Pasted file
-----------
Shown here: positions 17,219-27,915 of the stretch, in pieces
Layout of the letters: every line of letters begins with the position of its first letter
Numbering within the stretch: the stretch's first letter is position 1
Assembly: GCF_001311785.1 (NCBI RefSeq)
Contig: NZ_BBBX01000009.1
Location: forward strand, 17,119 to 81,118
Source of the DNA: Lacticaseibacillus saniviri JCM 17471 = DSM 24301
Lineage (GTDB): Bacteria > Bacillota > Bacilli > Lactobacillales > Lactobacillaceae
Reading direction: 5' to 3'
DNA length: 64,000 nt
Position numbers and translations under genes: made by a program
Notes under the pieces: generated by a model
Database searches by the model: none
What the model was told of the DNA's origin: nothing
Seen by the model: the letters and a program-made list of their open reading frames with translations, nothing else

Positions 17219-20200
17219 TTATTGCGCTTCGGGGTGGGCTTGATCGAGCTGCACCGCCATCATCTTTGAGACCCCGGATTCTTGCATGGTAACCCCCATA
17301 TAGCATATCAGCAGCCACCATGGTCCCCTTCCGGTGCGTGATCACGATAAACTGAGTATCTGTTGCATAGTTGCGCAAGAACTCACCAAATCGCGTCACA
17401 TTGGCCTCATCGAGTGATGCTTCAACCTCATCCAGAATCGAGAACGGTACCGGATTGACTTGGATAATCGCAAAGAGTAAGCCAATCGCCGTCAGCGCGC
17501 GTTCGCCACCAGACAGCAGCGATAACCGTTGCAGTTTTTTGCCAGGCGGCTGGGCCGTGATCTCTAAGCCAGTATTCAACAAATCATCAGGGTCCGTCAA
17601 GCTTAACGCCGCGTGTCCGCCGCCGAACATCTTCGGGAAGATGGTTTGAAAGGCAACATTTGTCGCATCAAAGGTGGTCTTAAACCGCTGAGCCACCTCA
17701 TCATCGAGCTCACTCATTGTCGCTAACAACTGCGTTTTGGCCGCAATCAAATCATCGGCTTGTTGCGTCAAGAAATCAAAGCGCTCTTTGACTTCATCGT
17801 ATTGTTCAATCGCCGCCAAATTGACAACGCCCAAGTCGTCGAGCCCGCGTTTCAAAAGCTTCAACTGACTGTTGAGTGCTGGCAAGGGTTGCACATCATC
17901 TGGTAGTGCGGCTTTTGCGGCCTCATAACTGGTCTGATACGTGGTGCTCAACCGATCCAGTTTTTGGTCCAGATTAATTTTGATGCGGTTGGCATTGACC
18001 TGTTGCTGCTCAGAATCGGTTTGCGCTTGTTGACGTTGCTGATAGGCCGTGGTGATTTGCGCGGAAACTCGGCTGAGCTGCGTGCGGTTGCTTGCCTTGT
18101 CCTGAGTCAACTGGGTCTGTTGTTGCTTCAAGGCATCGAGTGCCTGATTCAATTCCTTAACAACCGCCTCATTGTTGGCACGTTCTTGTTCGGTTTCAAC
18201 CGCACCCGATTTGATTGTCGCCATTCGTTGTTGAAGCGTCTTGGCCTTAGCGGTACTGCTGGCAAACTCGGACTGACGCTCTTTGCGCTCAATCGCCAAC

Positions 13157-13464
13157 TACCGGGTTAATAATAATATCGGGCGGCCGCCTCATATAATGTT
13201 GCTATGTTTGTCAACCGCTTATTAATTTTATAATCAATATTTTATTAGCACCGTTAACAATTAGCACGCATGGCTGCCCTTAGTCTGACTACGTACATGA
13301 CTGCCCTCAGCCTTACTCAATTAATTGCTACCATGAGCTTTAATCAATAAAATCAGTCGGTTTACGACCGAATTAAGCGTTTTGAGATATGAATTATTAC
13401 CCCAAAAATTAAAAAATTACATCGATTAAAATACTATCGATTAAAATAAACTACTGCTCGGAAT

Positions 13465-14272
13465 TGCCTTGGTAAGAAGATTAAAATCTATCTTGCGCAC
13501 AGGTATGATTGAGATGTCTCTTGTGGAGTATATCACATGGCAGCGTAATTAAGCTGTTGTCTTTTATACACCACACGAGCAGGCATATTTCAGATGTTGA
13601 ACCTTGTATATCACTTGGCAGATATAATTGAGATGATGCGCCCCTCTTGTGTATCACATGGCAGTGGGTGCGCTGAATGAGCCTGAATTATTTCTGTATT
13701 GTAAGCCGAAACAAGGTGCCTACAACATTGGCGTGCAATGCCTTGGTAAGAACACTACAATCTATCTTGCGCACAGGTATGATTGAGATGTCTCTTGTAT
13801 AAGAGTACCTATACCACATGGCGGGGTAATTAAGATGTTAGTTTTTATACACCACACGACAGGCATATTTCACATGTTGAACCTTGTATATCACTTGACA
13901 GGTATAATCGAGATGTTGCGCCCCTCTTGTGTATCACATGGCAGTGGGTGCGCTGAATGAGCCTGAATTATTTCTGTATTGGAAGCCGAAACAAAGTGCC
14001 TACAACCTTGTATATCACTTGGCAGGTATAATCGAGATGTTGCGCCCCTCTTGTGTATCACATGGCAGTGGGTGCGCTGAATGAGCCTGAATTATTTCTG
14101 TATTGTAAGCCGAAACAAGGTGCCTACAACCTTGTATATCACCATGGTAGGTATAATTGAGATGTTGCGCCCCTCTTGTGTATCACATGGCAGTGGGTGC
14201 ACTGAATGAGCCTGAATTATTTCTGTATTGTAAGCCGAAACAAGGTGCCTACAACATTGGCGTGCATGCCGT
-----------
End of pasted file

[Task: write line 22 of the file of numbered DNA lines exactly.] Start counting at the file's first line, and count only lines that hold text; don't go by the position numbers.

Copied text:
17701 TCATCGAGCTCACTCATTGTCGCTAACAACTGCGTTTTGGCCGCAATCAAATCATCGGCTTGTTGCGTCAAGAAATCAAAGCGCTCTTTGACTTCATCGT